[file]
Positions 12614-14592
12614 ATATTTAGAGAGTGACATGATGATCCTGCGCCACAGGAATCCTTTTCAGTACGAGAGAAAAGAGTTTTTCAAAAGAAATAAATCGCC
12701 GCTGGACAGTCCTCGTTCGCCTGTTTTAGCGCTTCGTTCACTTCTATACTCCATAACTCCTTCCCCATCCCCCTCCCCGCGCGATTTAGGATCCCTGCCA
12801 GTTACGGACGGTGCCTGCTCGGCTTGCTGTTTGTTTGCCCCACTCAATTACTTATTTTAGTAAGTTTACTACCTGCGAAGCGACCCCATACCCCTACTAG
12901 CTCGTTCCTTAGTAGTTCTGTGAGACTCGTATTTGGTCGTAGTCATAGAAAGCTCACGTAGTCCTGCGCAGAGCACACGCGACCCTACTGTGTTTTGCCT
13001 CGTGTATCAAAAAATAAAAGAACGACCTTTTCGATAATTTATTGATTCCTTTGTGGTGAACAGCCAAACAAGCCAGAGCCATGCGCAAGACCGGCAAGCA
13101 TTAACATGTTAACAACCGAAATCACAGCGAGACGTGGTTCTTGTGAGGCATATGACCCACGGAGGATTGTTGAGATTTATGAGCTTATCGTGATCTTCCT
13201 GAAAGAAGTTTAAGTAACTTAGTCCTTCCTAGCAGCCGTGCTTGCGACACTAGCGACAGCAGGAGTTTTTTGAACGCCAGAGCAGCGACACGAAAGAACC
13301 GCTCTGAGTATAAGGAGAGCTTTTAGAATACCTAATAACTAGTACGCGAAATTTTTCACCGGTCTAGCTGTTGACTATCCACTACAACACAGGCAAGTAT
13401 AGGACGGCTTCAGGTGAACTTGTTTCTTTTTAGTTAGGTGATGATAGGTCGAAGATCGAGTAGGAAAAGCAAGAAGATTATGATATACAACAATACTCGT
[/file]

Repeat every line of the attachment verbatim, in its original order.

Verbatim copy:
Positions 12614-14592
12614 ATATTTAGAGAGTGACATGATGATCCTGCGCCACAGGAATCCTTTTCAGTACGAGAGAAAAGAGTTTTTCAAAAGAAATAAATCGCC
12701 GCTGGACAGTCCTCGTTCGCCTGTTTTAGCGCTTCGTTCACTTCTATACTCCATAACTCCTTCCCCATCCCCCTCCCCGCGCGATTTAGGATCCCTGCCA
12801 GTTACGGACGGTGCCTGCTCGGCTTGCTGTTTGTTTGCCCCACTCAATTACTTATTTTAGTAAGTTTACTACCTGCGAAGCGACCCCATACCCCTACTAG
12901 CTCGTTCCTTAGTAGTTCTGTGAGACTCGTATTTGGTCGTAGTCATAGAAAGCTCACGTAGTCCTGCGCAGAGCACACGCGACCCTACTGTGTTTTGCCT
13001 CGTGTATCAAAAAATAAAAGAACGACCTTTTCGATAATTTATTGATTCCTTTGTGGTGAACAGCCAAACAAGCCAGAGCCATGCGCAAGACCGGCAAGCA
13101 TTAACATGTTAACAACCGAAATCACAGCGAGACGTGGTTCTTGTGAGGCATATGACCCACGGAGGATTGTTGAGATTTATGAGCTTATCGTGATCTTCCT
13201 GAAAGAAGTTTAAGTAACTTAGTCCTTCCTAGCAGCCGTGCTTGCGACACTAGCGACAGCAGGAGTTTTTTGAACGCCAGAGCAGCGACACGAAAGAACC
13301 GCTCTGAGTATAAGGAGAGCTTTTAGAATACCTAATAACTAGTACGCGAAATTTTTCACCGGTCTAGCTGTTGACTATCCACTACAACACAGGCAAGTAT
13401 AGGACGGCTTCAGGTGAACTTGTTTCTTTTTAGTTAGGTGATGATAGGTCGAAGATCGAGTAGGAAAAGCAAGAAGATTATGATATACAACAATACTCGT